Notification area

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In computing, a notification area (also system tray or status area) is the portion of the user interface that displays icons for system and program features that have no presence on the desktop as well as the time and the volume icon. It contains mainly icons that show status information, though some programs, such as Winamp, use it for minimized windows. By default, this is located in the bottom-right of the primary monitor (or bottom-left on languages of Windows that use right-to-left reading order), or at the bottom of the taskbar if docked vertically. The clock appears here, and applications can put icons in the notification area to indicate the status of an operation or to notify the user about an event. For example, an application might put a printer icon in the status area to show that a print job is under way, or a display driver application may provide quick access to various screen resolutions. The notification area is commonly referred to as the system tray, which Microsoft states is wrong,[1][2] although the term is sometimes used in Microsoft documentation,[3][4][5] articles,[6] software descriptions,[7] and even applications from Microsoft such as Bing Desktop. Raymond Chen suggests the confusion originated with systray.exe, a small application that controlled some icons within the notification area in Windows 95.[8] The notification area is also referred to as the status area by Microsoft.[9][10][11]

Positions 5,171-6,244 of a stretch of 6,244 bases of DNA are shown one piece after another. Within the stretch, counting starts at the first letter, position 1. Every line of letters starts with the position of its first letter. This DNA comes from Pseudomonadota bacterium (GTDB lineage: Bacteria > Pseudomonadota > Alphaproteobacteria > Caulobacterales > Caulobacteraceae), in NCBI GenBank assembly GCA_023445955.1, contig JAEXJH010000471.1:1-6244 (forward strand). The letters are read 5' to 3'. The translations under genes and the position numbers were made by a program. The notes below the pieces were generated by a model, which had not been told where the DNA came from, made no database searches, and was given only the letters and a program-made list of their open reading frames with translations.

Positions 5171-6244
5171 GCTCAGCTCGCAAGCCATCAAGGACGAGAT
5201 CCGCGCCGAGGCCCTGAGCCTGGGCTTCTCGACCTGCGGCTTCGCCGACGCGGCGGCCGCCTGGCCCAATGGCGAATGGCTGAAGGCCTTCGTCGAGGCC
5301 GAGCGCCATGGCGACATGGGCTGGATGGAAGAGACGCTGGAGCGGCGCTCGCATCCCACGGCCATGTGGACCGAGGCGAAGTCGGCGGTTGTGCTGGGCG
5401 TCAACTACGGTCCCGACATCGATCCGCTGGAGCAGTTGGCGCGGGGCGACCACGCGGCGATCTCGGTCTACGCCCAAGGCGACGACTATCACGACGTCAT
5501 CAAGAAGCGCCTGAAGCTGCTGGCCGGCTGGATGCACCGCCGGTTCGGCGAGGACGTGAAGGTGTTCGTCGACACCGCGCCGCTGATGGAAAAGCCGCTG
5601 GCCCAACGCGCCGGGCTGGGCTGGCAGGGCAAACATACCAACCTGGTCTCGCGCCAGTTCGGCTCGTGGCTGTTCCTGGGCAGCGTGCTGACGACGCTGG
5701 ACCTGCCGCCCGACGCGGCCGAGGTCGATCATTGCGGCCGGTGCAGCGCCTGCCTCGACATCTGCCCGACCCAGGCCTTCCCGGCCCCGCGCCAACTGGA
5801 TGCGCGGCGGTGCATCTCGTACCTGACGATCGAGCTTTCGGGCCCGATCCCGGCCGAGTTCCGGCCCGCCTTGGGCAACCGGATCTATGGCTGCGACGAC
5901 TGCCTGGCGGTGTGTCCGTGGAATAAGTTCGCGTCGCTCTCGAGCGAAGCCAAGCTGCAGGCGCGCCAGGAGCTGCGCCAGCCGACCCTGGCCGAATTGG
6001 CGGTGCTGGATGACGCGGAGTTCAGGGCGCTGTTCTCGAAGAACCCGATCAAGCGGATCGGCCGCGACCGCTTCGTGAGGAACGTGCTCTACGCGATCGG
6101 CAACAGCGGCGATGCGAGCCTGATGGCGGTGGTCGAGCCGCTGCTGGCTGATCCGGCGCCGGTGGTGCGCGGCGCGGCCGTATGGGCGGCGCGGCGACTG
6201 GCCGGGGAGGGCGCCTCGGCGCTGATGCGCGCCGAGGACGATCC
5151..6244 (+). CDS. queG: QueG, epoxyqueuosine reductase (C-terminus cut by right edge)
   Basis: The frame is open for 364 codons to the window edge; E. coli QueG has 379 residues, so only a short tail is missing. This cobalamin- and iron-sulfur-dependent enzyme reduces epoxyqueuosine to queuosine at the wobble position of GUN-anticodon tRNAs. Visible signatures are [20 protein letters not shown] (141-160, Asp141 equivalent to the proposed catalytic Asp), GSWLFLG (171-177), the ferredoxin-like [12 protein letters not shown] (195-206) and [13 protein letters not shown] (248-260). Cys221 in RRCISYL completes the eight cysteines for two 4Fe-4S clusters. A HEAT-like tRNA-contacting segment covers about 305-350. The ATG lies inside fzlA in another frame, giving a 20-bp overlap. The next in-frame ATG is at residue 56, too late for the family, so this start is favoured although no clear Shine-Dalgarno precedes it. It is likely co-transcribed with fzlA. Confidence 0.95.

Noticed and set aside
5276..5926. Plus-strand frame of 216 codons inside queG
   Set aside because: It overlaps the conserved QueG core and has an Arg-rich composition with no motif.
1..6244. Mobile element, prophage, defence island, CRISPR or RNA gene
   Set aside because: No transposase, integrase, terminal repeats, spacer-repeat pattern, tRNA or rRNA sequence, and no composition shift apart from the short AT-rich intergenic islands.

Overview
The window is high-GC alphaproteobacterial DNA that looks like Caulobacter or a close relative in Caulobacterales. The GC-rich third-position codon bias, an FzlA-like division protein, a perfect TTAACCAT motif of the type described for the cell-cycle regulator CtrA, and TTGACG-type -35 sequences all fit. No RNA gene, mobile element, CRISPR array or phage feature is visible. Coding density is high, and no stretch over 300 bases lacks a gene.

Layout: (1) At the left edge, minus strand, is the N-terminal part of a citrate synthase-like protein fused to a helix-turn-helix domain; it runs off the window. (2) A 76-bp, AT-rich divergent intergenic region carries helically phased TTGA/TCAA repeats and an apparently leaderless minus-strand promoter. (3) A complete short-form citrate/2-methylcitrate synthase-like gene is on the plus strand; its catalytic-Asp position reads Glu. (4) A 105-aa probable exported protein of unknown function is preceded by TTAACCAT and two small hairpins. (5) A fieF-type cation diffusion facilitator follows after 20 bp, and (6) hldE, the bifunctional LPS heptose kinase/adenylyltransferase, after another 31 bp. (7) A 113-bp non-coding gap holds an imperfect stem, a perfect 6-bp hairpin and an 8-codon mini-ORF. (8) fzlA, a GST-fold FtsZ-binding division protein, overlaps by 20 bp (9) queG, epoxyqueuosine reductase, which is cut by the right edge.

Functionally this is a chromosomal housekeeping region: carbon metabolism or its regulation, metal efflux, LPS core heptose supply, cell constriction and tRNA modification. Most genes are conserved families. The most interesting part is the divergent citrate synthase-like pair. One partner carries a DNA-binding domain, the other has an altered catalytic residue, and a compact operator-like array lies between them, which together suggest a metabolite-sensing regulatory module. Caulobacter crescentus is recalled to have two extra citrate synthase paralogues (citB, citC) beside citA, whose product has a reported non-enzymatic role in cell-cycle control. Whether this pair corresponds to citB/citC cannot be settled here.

• In older versions of Windows the notification area icons were limited to 16 colors. Windows Me added support for high color notification area icons.
    • Starting with Windows XP, the user can choose to always show or hide some icons, or hide them if inactive for some time. A button allows the user to reveal all the icons.
    • Starting with Windows Vista, the taskbar notification area is split into two areas; one reserved for system icons including clock, volume, network and power. The other is for applications.

References[edit]

  1. ^ "How to remove items from the notification area in Windows 2000". November 1, 2006. Retrieved 2008-10-21. 
  2. ^ "http://msdn.microsoft.com/en-us/library/aa511448.aspx". Microsoft Developer Network. 
  3. ^ "How To Manipulate Icons in the System Tray with Visual Basic". 2004-07-15. Retrieved 2009-01-23. 
  4. ^ "How to use the System Tray directly from Visual Basic". 2006-09-26. Retrieved 2009-01-23. 
  5. ^ "System Tray Icon Sample". Retrieved 2009-01-23. 
  6. ^ "System Tray Balloon Tips and Freeing Resources Quickly in .NET". November 2002. Retrieved 2009-01-23. 
  7. ^ "Microsoft Time Zone". 2004-10-20. Retrieved 2009-01-23. 
  8. ^ Cite error: The named reference chenBlog was invoked but never defined
  9. ^ "The Taskbar". Retrieved 2011-06-09. 
  10. ^ "Shell_NotifyIcon Function". Retrieved 2011-06-09. 
  11. ^ "How To Manipulate Icons in the System Tray with Visual Basic". Retrieved 2011-06-09.